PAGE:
page contents

    I often travel back and forth between the US and Europe. Flying is fun and I love it. I am also mildly affected by a mix of hope and strange exhilaration every time I take the plane. Did I put everything in order? Do I have all my documents with me?

    The following list is a collection of several thoughts I had and measures I take whenever I go by air travel.

    It’s also Day 6 of the 180 Day Challenge Become an Idea Machine“.

    13 ways you could make your travelling easier next time you fly.

    Air Travel Cockpit

    Maybe even take the helm?

    #1 – Prepare for your flight well in advance – have a list of important items.

    After your next flight, review your bag. What did you use, what did you forget to bring, what would have made your travel easier? For example, you may have forgotten your adapter for foreign power outlets, but brought a game or book that you really did not need. So write down what you forgot  – or did not need during your travel and after you are back home, and you can pack these items easily ahead of time for your next flight. Then, prepare your luggage so that you have it ready before the day of your air travel.

    Mike Cernovich also has a useful list of travel gadgets and tips.

    #2 – Try checking in early.

    On some flights, especially international, you can check in your bags at the airport one day in advance. That requires an extra trip. But you won’t be nervous on the actual flight date. Maybe you can combine the airport check-in with a visit to a friend or client who lives close by the airport? 

    #3 – Check into the airport hotel.

    If you have spare money and your flight is early in the morning… why not pack your stuff a day before, check into an airport hotel and be refreshed and worry-free the next morning? Plus, you don’t need to prepare breakfast, that’s a bonus too.

    Air Travel Airport Hamburg

    This is how relaxing airport terminals can be in the morning.

    #4 – Try to inquire which flights will be half empty and which will likely be overbooked.

    If a flight is half empty, you could have a row for yourself. If it is overbooked, you could get bumped up to first class. There may be some times when flights are less booked. It’s worth a call to the airline.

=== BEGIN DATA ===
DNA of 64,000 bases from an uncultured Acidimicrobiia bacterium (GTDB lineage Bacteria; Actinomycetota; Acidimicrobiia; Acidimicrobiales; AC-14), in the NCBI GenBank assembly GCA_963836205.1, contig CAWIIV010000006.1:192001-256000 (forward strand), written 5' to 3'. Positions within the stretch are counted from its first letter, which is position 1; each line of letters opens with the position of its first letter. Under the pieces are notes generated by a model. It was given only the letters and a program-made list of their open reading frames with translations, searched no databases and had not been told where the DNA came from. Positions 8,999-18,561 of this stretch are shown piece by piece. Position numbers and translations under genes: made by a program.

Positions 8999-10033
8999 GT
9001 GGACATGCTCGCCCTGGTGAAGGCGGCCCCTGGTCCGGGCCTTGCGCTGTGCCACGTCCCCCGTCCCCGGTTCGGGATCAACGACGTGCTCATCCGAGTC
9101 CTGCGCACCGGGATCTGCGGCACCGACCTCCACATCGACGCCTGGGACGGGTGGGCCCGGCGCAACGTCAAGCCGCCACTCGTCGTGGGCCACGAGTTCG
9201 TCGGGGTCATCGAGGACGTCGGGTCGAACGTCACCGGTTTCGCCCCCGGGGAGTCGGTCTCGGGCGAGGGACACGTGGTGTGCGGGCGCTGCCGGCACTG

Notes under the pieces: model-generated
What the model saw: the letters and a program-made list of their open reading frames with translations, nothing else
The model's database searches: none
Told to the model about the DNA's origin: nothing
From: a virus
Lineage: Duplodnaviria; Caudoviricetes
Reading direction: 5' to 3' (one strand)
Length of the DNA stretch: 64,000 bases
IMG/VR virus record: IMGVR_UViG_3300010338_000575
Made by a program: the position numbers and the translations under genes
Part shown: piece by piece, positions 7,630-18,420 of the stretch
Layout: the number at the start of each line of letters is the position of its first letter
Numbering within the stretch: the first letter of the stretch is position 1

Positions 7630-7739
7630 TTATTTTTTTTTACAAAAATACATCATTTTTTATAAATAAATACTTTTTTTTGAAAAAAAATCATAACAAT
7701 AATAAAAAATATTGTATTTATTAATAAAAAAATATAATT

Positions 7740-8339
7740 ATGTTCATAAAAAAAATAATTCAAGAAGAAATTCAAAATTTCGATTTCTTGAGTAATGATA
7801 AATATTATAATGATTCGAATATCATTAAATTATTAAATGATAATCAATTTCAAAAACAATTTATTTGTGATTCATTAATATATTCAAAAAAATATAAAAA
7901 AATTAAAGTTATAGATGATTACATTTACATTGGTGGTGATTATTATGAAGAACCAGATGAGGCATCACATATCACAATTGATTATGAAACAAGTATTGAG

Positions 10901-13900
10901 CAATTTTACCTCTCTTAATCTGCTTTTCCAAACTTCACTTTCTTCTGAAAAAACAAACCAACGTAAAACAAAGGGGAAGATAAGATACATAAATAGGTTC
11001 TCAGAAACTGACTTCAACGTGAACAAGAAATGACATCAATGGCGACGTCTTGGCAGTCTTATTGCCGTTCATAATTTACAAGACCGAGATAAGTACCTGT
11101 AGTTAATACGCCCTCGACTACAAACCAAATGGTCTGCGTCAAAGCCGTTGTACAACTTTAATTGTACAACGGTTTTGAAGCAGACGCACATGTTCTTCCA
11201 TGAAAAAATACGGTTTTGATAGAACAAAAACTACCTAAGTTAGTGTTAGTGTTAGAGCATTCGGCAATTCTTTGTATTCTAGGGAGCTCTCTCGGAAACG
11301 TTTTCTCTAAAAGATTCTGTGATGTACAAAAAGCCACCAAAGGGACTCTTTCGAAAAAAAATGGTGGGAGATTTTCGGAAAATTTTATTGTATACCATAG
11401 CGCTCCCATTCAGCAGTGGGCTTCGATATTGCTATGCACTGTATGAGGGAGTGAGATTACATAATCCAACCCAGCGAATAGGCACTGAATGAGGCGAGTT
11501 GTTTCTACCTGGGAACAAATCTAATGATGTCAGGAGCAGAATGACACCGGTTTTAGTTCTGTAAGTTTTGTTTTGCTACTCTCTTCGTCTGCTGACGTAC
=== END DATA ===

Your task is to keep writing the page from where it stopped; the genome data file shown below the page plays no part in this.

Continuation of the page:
#5 – You might be able to travel on a cargo plane towards your destination.

    From a quick google search I got mixed results. If you are somehow a member of a company operating cargo planes (or maybe have a friend that works for those), you might get a seat on there – more leg room, and probably a more exciting flight. Or more hassle. I don’t know. Worth a try!

    #6 – Accompany a friend who works for the airline.

    Airline employees usually get a discount for traveling. And they can take somebody with them, also with a discount. That way, you may be able to pay an economy price or less for a business class seat.

    #7 – Pack a neck pillow.

    It can give you an easier way to sleep in economy class, even if you are in one of the middle seats.

    #8 – If you end up with a middle seat…

    … and don’t like it, there may still be a way. When you are at the airport, try to figure out if there are any couples or families. Maybe some of them did not get a seat in one block. Talk to them and figure out if you can switch seats. Plus, you socialize a bit with your fellow travellers, not a bad thing.

    #9 – Prepare your destination.

    If you frequently travel between the same places, have some of spare clothes, books etc. at the second place – so you don’t need to bring them with you.

    #10 – Buy your clothes at the destination place.

    Pack lightly at least one way – only take what you need with you and buy the second set of clothes at your holiday spot.

    #11 – Only bring carry-on luggage.

    Don’t take a suitcase with you, if you can avoid it. Especially on holidays, why do you need twenty sets of clothes? You can find a laundromat at your target place, google or ask the friends you are visiting. Alternatively, you can also bring hand-wash detergent for your clothes.

    You can bring an easy carry-on for your travels. I use a smaller size model from Stratic. Very stable and lightweight. Several compartments for your documents.

    Unfortunately they appear to have discontinued the model, though here is a similar one. Same size, just happens to have 4 rolls instead of 2 and probably makes for an even easier transport. Mine always fit into the overhead compartment in airplanes (make sure the size still works though in smaller airplanes).

    #12 – Electronic copies of your documents.

    Keep your documents on your phone as backup or maybe even as only source. Relieves you of the stress of looking for your documents.

    #13 – Apply for citizenship of the target country.

    When I was applying for my US visa, I met a dutch conductor who was frequently accompanying his orchestra on world tours. Every time he went to the US, he had to apply for a visa in person. If you frequently travel between two countries, it may make sense to become citizen of both countries. That will relieve you of the extra time for refreshing your visa and the documentation you have to carry with you every time. 

    If you want to check out “Become an Idea Machine”, you can do so here.

    Yesterday’s challenge: Click me!

    What is this challenge about? This link will teach you more.

    And to get back to the main page, you can click here.